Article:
KEY DEVELOPMENTS FOR 2017
Introduction of a minimum hourly pay rate
From January 2017, certain individuals engaged under service contracts will be entitled to a minimum rate of hourly pay, meaning time spent working will have to be recorded. Importantly, the new regulations will not apply to individuals who can choose the place and time of work, as well in cases where remuneration is based on the result of the performed work.
KEY DEVELOPMENTS FOR 2016
Changes to duration of parental leave
Parental leave has now been extended to up to 32/34 weeks (depending on the number of births). It is also now possible to take parental or child-raising leave until the end of the calendar year in which the child turns six.
New provisions in the Labour Code impacting employment contracts
- Employment contracts under Polish law for the duration of a specified task are not lawful. Individuals may, however, continue to perform work under employment contracts for a trial period, or an indefinite or definite period of time.
- Restrictions on use of fixed-term employment contracts. Employers are allowed to conclude a maximum of three fixed-term contracts with the same employee providing the total duration of these contracts does not exceed 33 months. After this period, a fixed-term employment contract will have the same effect as a permanent contract.
- There is a new right for employers to put employees on gardening leave.
- The notice periods for fixed-term contracts and permanent contracts will need to be the same and will be calculated based upon length of service with the particular employer.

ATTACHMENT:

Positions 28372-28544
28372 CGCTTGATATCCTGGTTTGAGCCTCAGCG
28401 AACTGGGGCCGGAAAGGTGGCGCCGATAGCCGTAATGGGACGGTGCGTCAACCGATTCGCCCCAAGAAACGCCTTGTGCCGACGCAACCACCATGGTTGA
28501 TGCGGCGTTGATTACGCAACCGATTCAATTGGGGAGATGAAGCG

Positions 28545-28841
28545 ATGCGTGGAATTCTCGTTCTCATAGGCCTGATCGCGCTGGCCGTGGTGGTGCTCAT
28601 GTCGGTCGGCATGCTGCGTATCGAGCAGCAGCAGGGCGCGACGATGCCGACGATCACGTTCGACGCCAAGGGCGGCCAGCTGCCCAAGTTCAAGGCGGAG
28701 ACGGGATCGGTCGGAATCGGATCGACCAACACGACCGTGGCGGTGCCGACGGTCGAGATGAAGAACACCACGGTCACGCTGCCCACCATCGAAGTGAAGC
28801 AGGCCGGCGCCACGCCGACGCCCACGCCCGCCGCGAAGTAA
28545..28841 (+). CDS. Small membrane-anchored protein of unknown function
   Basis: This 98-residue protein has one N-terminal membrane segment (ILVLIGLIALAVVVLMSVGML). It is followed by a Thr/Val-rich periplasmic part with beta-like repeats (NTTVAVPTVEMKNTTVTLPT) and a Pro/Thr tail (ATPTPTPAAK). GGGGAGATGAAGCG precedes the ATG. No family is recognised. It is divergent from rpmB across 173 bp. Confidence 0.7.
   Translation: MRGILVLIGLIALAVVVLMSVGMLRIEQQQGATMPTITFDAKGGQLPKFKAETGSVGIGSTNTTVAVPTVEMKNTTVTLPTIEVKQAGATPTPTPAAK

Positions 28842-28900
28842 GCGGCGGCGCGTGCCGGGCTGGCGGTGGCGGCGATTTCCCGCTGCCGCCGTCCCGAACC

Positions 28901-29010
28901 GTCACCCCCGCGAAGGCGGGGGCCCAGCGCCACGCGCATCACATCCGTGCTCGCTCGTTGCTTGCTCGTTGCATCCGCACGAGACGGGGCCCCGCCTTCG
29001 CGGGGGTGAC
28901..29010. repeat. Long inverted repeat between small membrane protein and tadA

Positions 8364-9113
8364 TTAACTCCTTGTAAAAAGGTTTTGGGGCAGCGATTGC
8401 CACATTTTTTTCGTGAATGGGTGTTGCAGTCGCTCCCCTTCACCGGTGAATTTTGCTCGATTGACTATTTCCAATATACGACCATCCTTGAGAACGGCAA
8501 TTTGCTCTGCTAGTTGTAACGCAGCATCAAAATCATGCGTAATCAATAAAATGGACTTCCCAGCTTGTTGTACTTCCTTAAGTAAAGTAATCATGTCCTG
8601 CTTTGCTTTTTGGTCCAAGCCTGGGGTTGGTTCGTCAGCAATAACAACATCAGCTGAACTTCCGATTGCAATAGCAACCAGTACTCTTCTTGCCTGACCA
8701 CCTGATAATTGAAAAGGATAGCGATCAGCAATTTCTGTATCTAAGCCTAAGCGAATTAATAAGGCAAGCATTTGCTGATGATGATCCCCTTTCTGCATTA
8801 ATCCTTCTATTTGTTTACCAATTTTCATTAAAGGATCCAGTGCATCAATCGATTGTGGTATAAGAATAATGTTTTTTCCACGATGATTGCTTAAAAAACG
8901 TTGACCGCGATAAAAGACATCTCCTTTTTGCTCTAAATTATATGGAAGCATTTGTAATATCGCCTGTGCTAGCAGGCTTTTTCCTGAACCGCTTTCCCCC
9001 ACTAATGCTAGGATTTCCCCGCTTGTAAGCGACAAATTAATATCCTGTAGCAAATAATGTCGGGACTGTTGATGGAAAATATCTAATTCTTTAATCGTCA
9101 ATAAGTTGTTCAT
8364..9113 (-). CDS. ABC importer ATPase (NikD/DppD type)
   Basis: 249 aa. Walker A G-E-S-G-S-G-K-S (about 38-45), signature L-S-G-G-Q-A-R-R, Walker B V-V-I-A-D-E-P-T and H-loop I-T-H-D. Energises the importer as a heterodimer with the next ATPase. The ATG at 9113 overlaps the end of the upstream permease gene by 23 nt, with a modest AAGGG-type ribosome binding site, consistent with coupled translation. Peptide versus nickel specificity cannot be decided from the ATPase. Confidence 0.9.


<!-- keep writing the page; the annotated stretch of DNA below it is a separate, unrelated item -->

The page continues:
- New rules concerning use of trial period contracts.
- New obligation to provide an employment contract before starting a new job. Employers who do not comply with the new regulations may incur a fine of between PLN 1,000-30,000.
Restrictions on posting employees to Poland
One of the most important changes of 2016 was the implementation of the EU Posted Workers Directive into Polish law. Under this legislation, foreign employers must ensure that the working conditions of employees posted to work in Poland meet the requirements of Polish law. Employers posting employees to Poland have to notify the National Labour Inspectorate (NLI) of certain matters necessary for conducting inspections at the workplace.
Review of protections for pregnant and breastfeeding women to bring it into line with EU law
From August 2016, new provisions of the Polish Labour Code provide certain protections for women who are pregnant or breastfeeding from harmful and difficult working circumstances. The amends stem from EU recommendations which provide that prohibiting women from performing certain types of work is a form of discrimination and, in fact, limits work possibilities. The Polish Council of Ministers will issue a new list of work prohibited for pregnant and breastfeeding women.
With thanks to Izabela Szczygielska of Wierciński Kwieciński Baehr for her invaluable collaboration on this update.